BLISTER AWARDS, PART II
• Favorite Person We Talked to at SIA •
Admittedly, we had a number of interesting conversations at SIA, so a handful of people could have rightly won this.
But we had an especially good time while we were in Denver having a roundtable conversation with three people from three different custom ski companies (Wagner, Parlor, and Folsom Skis), and you can listen to that conversation about custom skis on the Blister Podcast.
• The “Good / Bad Industry Trend” Award •
We decided to combine the Good Industry Trend Award and the Bad Industry Trend Award into one, because in fact, there is one single, dominant Godzilla trend that dwarfs every other potential candidate. And that trend is…
– Asymmetrical Skis
K2 is doing it. Blizzard is doing it. Elan is kind of doing it. ON3P is doing it. Praxis is doing it, and more and more companies seem to be hopping on the bandwagon.
So, what do we make of this trend?
To answer, let me share with you the internal dialogue that plays out pretty much every time I learn that another asymmetrical ski is coming to market:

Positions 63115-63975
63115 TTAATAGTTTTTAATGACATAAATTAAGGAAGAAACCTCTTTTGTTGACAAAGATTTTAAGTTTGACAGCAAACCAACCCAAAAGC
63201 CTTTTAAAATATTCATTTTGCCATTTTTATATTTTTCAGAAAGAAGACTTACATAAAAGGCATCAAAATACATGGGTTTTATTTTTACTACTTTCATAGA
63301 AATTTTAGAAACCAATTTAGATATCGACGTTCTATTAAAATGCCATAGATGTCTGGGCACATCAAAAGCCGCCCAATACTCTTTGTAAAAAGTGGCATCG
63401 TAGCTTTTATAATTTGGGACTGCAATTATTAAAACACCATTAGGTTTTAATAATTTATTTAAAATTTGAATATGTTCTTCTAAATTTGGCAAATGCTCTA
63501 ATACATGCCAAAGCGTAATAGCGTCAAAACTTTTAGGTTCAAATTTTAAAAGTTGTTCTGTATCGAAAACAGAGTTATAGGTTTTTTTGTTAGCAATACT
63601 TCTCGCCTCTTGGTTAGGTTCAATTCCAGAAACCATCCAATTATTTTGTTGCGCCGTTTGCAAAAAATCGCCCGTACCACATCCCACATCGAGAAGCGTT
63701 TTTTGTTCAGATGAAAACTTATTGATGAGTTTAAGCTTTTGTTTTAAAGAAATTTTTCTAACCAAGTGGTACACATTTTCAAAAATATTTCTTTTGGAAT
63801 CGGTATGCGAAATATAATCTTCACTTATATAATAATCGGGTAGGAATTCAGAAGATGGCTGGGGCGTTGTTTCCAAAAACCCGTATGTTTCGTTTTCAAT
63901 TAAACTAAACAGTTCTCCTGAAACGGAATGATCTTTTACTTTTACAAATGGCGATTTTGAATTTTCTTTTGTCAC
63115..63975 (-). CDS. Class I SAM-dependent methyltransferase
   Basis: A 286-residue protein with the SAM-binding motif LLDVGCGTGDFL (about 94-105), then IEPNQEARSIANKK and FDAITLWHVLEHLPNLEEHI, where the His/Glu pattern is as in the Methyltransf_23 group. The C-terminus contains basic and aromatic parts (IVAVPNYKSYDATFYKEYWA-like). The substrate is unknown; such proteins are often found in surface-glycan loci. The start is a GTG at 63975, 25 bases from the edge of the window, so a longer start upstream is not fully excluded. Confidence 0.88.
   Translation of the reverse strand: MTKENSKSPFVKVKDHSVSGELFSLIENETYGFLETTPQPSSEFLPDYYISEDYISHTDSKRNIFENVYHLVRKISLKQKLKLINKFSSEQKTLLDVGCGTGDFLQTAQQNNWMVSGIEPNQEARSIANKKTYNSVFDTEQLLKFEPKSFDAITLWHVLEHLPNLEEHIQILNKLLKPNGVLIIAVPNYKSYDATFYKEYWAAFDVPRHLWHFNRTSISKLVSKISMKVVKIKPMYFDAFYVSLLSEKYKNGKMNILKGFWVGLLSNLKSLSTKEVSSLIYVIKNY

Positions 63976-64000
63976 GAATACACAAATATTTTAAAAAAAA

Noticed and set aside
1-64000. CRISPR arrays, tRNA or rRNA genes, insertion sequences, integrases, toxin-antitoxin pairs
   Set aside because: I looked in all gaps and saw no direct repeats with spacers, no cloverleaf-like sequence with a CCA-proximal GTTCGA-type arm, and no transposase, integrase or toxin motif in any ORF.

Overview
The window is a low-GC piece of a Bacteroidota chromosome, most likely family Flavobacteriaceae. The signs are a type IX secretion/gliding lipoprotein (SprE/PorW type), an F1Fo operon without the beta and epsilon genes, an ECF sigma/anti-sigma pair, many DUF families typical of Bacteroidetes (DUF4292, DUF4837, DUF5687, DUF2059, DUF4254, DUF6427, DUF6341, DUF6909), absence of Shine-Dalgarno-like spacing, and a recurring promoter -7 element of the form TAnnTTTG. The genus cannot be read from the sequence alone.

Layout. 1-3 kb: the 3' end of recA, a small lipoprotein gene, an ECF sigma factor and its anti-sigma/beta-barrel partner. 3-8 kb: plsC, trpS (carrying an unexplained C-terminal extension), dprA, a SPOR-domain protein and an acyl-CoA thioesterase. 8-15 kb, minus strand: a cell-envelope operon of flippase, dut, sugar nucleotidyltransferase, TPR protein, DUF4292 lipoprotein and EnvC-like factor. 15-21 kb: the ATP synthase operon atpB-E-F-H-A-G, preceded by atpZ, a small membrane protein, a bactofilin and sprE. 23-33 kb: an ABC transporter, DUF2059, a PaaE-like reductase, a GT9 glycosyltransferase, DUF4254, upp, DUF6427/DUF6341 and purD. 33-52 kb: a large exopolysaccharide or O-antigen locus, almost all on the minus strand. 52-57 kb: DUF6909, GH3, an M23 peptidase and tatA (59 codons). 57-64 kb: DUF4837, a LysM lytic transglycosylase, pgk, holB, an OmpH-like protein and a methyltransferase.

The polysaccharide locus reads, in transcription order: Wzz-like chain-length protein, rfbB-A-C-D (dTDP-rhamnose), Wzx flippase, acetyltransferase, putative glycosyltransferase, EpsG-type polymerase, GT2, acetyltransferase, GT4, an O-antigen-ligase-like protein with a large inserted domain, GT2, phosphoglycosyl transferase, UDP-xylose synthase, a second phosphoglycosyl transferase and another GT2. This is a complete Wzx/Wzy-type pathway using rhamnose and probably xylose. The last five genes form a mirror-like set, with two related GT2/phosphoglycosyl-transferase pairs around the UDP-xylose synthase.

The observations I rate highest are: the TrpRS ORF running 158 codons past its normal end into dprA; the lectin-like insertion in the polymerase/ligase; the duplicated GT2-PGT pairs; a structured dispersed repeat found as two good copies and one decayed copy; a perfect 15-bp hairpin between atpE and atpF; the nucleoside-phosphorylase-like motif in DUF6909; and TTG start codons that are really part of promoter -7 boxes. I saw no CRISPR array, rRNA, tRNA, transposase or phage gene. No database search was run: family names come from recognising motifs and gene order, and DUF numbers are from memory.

Hypothetical, Open-Minded Me: Hang on, have you actually skied any asymmetrical skis?
Me: No. Why would you want to. It looks dumb.
Hypothetical, Open-Minded Me: But you haven’t even tried them. You’re being really closed-off to the possibility of innovation and refinement in ski design.
Me: You are a marketing department’s wet dream.
Hypothetical, Open-Minded Me: If asymmetry messed skis up so bad, why would more and more companies be jumping on the trend?
Me: How did rat tails or mullets ever become a thing?
Hypothetical, Open-Minded Me: Drew Tabke just won a FWT comp on an asymmetrical ski.
Me: Yeah, but Drew Tabke might not be human. We could snap together a pair of 187 cm ski out of legos, rub some butter on the bases, and Tabke would probably still win.
Hypothetical, Open-Minded Me: Ok, well that’s actually true. But still, you realize, right, that you are fighting against innovation?